Fluids

Problem of boundary condition setting for natural convection in a water tank

• haiteng
Subscriber

I am using ANSYS Fluent to simulate the experiment for natural convection of a single heated cylinder in a large water tank made of Plexiglas (approximated as thermal-insulating material), which is 1200 mm wide with a water depth of 1600 mm. Computational domain is a rectangular with the same width and depth as the experiment. The thrid dimension is neglected because it is assumed that spanwise flow field is uniform, which is reasonable. I use steady, pressure-based solver and Boussinesq approximation for buoyancy. Turbulence is modelled by transition SST. Operating temperature is set to 293 K. Density is Boussinesq at 998.92 kg/m3, which is evaluated at the operating temperature. Gravity is specified verticall downward.

The major problem I have is how to set the boundary condition correctly on the four sides of the rectangular domain. I have tried two options.

Option 1: No-slip, adiabatic wall on left, right & bottom boundary. Zero-shear, isothermal (Tw=293 K) wall on top boundary, to simulate the free water surface. This boundary condition setting is most representative of real scenario in experiment. However, the result is non-sensible. Contour of velocity magnitude suggests buoyant plume is completely disrupted, as shown below.

Option 2: No-slip, adiabatic wall on left & right boundary. Pressure inlet at bottom boudanry. Pressure outlet at top boundary. This setting, although not representative of experimental scenario, produces sensible result. Buoyant plume show reasonable profile and velocity magnitude, as shown below.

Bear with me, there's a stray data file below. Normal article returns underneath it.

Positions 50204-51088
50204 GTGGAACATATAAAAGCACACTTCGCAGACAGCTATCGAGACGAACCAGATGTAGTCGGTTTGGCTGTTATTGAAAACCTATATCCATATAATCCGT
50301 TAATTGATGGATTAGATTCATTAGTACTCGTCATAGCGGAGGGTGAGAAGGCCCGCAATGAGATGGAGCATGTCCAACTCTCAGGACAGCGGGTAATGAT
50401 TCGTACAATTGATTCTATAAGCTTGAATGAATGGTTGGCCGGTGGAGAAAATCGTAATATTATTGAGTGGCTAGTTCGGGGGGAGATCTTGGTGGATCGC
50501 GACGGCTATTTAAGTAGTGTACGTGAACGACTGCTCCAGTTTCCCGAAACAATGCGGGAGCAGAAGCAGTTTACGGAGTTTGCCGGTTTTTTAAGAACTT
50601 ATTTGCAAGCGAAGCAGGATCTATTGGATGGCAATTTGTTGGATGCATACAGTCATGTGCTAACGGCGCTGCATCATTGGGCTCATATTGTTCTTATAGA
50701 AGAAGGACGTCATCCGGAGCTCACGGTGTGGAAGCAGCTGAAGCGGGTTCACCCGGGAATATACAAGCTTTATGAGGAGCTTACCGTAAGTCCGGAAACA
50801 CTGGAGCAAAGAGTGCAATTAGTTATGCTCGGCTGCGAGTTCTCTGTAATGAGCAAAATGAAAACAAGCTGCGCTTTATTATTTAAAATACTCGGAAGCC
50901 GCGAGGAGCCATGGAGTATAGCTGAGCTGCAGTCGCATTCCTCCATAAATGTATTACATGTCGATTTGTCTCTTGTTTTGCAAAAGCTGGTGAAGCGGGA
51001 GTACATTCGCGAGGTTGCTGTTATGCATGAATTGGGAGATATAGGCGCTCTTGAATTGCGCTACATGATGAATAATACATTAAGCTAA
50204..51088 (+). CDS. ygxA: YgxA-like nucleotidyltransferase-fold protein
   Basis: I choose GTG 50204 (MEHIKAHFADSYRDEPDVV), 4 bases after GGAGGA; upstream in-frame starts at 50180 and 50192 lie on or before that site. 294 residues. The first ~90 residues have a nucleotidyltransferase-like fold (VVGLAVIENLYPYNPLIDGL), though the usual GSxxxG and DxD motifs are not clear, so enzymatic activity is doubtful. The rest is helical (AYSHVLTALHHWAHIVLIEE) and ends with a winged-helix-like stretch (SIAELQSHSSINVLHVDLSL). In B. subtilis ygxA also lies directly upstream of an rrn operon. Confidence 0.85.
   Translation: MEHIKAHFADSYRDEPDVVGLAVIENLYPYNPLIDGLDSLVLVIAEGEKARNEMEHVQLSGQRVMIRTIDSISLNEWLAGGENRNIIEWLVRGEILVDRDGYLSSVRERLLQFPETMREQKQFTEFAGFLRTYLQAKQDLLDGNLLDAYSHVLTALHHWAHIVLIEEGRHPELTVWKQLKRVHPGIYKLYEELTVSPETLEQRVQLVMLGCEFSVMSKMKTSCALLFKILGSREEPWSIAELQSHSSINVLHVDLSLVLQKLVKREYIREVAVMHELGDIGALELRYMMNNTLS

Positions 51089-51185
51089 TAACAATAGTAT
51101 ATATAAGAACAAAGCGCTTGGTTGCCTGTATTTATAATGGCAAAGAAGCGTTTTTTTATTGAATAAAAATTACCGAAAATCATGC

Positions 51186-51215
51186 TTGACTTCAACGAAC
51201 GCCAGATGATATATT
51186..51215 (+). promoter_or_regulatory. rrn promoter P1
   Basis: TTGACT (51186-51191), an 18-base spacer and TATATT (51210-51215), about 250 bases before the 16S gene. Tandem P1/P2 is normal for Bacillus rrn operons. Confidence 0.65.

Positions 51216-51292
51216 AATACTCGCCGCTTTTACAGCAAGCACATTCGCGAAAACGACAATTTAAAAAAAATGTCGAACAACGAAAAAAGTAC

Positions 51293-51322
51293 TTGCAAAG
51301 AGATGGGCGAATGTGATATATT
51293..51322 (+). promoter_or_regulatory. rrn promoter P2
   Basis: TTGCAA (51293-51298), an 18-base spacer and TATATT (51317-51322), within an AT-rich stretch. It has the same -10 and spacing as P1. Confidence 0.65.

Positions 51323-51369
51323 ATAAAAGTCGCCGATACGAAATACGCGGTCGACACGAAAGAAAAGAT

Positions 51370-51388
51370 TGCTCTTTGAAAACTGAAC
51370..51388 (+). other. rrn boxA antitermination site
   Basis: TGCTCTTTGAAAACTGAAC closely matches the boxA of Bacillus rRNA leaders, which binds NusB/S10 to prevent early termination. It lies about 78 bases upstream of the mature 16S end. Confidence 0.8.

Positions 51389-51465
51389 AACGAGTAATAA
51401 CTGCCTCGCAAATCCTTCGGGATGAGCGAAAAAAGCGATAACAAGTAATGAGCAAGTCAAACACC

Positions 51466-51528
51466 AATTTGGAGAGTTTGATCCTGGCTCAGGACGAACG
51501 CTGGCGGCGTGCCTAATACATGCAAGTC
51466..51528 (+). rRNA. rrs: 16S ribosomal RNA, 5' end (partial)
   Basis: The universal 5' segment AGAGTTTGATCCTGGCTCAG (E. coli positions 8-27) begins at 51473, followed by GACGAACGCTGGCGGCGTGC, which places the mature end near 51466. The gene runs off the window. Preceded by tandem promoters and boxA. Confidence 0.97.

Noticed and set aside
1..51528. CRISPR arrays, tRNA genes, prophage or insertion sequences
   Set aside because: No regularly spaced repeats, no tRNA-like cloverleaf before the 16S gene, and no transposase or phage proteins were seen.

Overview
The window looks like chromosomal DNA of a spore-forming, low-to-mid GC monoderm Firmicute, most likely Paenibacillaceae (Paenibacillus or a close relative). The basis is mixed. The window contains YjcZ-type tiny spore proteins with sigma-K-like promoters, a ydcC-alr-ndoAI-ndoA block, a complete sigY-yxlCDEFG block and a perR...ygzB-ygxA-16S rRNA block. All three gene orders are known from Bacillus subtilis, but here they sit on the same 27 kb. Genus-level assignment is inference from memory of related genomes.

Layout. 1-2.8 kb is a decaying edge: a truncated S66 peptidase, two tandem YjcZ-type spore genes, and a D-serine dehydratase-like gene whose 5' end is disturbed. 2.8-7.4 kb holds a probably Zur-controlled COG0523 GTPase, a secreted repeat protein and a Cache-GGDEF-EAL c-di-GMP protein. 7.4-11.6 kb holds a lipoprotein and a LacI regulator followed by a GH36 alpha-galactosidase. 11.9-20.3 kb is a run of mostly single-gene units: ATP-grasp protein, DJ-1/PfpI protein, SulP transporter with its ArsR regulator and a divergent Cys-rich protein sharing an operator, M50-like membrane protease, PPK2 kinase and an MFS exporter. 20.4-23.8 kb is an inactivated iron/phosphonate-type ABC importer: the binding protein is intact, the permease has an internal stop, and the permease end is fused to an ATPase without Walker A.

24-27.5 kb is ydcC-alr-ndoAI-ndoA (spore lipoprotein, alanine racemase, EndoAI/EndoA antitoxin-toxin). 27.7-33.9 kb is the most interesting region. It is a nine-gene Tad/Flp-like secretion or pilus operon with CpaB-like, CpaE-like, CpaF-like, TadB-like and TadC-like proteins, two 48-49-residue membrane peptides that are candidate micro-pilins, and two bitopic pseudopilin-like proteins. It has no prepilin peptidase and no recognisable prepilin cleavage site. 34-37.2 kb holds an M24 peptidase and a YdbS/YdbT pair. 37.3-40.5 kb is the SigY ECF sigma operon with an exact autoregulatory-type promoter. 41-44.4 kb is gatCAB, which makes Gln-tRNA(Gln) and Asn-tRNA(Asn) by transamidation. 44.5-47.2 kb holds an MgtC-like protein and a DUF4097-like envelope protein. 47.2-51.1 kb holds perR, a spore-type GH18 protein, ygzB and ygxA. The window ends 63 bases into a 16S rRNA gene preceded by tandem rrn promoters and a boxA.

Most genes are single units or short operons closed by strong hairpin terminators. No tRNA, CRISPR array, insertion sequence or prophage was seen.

Could anyone tell me, why Option 1 generates the non-sensible result, although it is exactly the same as experiment? Why Option 2 seems so good, although the boundary condition does not reflect the real scenario?...

• DrAmine
Ansys Employee
What about the temperature plots especially in the corners at top? Anyhow you need to run this case transient.
• RK
Ansys Employee

Hello,

Please refer to the Fluent User's guide and make sure you have evaluated the density based on the model mentioned.

https://ansyshelp.ansys.com/account/secured?returnurl=/Views/Secured/corp/v201/en/flu_ug/flu_ug_sec_hxfer_buoy.html?q=boussinesq

• haiteng
Subscriber

Temperature contour is as follows and really weird. Temeperature in the ambient is around 300 K, although it is set to 293 K in the "Operating Temperature". Near the corner of the top, it decreases to 293 K (specified temperature at top boundary) within 1 grid point.

I don't think the transient solver helps, given that steady solver, as an approximation of the system, performs so badly...

• haiteng
Subscriber

Thanks. I have read the guideline previously and followed it. I used Boussinesq approximation (commonly adopted in literature) so only operating temperature needs to be specified.

• DrAmine
Ansys Employee
The natural boundary condition at top should be an opening. I expect a singularity at a adiabatic/fixed temp wall. Transient solver is the way to go for further analysis.
• haiteng
Subscriber

Did you mean trying transient solver (URANS or LES) by using the same boundary condition (zero-shear isothermal wall at the top & no-slip adiabatic wall on other three sides)?

Singularity at the top corner might exist. But I don't understand why changing the solver from steady to transient help to solve this problem. Shouldn't we first debug boundary condition setting, or mesh grading near top boundary, using the less-expensive RANS steady solver?

• haiteng
Subscriber

In addition, the pressure contour is completely non-sensible as well (shown below). It increases from -12 Pa near the bottom wall to 13 Pa near the top wall. But in practice, pressure far away from the heated cylinder should be zero.

• haiteng
Subscriber

The problem is solved by switching to transient solver. thanks!